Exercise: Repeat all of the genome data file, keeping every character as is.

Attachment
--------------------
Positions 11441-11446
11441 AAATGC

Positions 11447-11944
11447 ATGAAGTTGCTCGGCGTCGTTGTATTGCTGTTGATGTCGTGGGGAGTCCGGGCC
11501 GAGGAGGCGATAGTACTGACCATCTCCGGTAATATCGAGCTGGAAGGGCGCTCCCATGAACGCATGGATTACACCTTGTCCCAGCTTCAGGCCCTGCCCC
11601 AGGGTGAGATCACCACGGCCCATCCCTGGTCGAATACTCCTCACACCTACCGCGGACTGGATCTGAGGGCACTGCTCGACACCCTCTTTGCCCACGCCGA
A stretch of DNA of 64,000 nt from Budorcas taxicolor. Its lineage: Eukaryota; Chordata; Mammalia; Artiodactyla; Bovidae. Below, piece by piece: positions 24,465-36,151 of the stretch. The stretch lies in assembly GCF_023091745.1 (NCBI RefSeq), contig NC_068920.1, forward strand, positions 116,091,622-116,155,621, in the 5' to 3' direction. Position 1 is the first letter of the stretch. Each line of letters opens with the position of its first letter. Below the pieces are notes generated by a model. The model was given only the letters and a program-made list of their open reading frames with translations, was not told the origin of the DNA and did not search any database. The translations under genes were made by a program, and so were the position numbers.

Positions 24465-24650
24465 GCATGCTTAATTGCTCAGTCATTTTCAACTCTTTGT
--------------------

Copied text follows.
Positions 11441-11446
11441 AAATGC

Positions 11447-11944
11447 ATGAAGTTGCTCGGCGTCGTTGTATTGCTGTTGATGTCGTGGGGAGTCCGGGCC
11501 GAGGAGGCGATAGTACTGACCATCTCCGGTAATATCGAGCTGGAAGGGCGCTCCCATGAACGCATGGATTACACCTTGTCCCAGCTTCAGGCCCTGCCCC
11601 AGGGTGAGATCACCACGGCCCATCCCTGGTCGAATACTCCTCACACCTACCGCGGACTGGATCTGAGGGCACTGCTCGACACCCTCTTTGCCCACGCCGA
A stretch of DNA of 64,000 nt from Budorcas taxicolor. Its lineage: Eukaryota; Chordata; Mammalia; Artiodactyla; Bovidae. Below, piece by piece: positions 24,465-36,151 of the stretch. The stretch lies in assembly GCF_023091745.1 (NCBI RefSeq), contig NC_068920.1, forward strand, positions 116,091,622-116,155,621, in the 5' to 3' direction. Position 1 is the first letter of the stretch. Each line of letters opens with the position of its first letter. Below the pieces are notes generated by a model. The model was given only the letters and a program-made list of their open reading frames with translations, was not told the origin of the DNA and did not search any database. The translations under genes were made by a program, and so were the position numbers.

Positions 24465-24650
24465 GCATGCTTAATTGCTCAGTCATTTTCAACTCTTTGT